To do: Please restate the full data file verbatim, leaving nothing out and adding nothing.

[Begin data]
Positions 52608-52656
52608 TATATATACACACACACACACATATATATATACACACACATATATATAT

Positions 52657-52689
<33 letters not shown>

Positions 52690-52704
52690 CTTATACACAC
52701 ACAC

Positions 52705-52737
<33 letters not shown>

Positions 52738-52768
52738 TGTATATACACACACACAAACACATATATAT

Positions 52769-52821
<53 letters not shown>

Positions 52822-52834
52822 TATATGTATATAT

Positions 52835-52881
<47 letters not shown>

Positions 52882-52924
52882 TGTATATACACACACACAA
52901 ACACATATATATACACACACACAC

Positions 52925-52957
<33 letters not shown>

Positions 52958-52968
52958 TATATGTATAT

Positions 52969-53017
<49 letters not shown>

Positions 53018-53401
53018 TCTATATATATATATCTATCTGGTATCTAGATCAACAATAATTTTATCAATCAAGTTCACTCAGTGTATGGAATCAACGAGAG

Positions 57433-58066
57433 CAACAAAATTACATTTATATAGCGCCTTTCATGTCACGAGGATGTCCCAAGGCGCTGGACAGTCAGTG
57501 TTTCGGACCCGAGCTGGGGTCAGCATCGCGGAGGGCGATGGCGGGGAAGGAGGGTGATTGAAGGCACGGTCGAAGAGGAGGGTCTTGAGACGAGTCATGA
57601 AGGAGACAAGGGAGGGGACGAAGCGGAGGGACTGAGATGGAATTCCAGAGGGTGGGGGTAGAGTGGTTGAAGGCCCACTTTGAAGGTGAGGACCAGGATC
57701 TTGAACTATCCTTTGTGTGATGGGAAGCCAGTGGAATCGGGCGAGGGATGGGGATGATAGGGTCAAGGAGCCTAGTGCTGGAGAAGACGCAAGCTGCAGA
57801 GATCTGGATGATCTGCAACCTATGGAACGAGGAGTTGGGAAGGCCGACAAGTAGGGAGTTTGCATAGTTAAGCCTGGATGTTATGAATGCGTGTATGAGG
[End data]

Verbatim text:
Positions 52608-52656
52608 TATATATACACACACACACACATATATATATACACACACATATATATAT

Positions 52657-52689
<33 letters not shown>

Positions 52690-52704
52690 CTTATACACAC
52701 ACAC

Positions 52705-52737
<33 letters not shown>

Positions 52738-52768
52738 TGTATATACACACACACAAACACATATATAT

Positions 52769-52821
<53 letters not shown>

Positions 52822-52834
52822 TATATGTATATAT

Positions 52835-52881
<47 letters not shown>

Positions 52882-52924
52882 TGTATATACACACACACAA
52901 ACACATATATATACACACACACAC

Positions 52925-52957
<33 letters not shown>

Positions 52958-52968
52958 TATATGTATAT

Positions 52969-53017
<49 letters not shown>

Positions 53018-53401
53018 TCTATATATATATATCTATCTGGTATCTAGATCAACAATAATTTTATCAATCAAGTTCACTCAGTGTATGGAATCAACGAGAG

Positions 57433-58066
57433 CAACAAAATTACATTTATATAGCGCCTTTCATGTCACGAGGATGTCCCAAGGCGCTGGACAGTCAGTG
57501 TTTCGGACCCGAGCTGGGGTCAGCATCGCGGAGGGCGATGGCGGGGAAGGAGGGTGATTGAAGGCACGGTCGAAGAGGAGGGTCTTGAGACGAGTCATGA
57601 AGGAGACAAGGGAGGGGACGAAGCGGAGGGACTGAGATGGAATTCCAGAGGGTGGGGGTAGAGTGGTTGAAGGCCCACTTTGAAGGTGAGGACCAGGATC
57701 TTGAACTATCCTTTGTGTGATGGGAAGCCAGTGGAATCGGGCGAGGGATGGGGATGATAGGGTCAAGGAGCCTAGTGCTGGAGAAGACGCAAGCTGCAGA
57801 GATCTGGATGATCTGCAACCTATGGAACGAGGAGTTGGGAAGGCCGACAAGTAGGGAGTTTGCATAGTTAAGCCTGGATGTTATGAATGCGTGTATGAGG